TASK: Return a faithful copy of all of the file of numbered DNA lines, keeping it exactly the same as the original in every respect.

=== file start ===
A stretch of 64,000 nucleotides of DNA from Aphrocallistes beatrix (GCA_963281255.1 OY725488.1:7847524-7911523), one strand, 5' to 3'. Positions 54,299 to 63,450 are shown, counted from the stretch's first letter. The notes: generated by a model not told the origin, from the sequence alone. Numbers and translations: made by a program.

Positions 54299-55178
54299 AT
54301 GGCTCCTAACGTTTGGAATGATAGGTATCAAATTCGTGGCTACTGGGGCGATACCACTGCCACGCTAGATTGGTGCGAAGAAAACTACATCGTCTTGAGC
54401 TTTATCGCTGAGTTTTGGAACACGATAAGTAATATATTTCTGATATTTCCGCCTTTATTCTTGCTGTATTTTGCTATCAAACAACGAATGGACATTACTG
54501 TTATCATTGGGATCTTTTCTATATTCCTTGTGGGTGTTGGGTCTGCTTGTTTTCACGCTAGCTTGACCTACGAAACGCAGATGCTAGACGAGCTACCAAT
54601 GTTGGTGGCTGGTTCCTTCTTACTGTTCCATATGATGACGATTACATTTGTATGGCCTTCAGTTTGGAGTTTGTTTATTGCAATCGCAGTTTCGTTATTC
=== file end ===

A stretch of 64,000 nucleotides of DNA from Aphrocallistes beatrix (GCA_963281255.1 OY725488.1:7847524-7911523), one strand, 5' to 3'. Positions 54,299 to 63,450 are shown, counted from the stretch's first letter. The notes: generated by a model not told the origin, from the sequence alone. Numbers and translations: made by a program.

Positions 54299-55178
54299 AT
54301 GGCTCCTAACGTTTGGAATGATAGGTATCAAATTCGTGGCTACTGGGGCGATACCACTGCCACGCTAGATTGGTGCGAAGAAAACTACATCGTCTTGAGC
54401 TTTATCGCTGAGTTTTGGAACACGATAAGTAATATATTTCTGATATTTCCGCCTTTATTCTTGCTGTATTTTGCTATCAAACAACGAATGGACATTACTG
54501 TTATCATTGGGATCTTTTCTATATTCCTTGTGGGTGTTGGGTCTGCTTGTTTTCACGCTAGCTTGACCTACGAAACGCAGATGCTAGACGAGCTACCAAT
54601 GTTGGTGGCTGGTTCCTTCTTACTGTTCCATATGATGACGATTACATTTGTATGGCCTTCAGTTTGGAGTTTGTTTATTGCAATCGCAGTTTCGTTATTC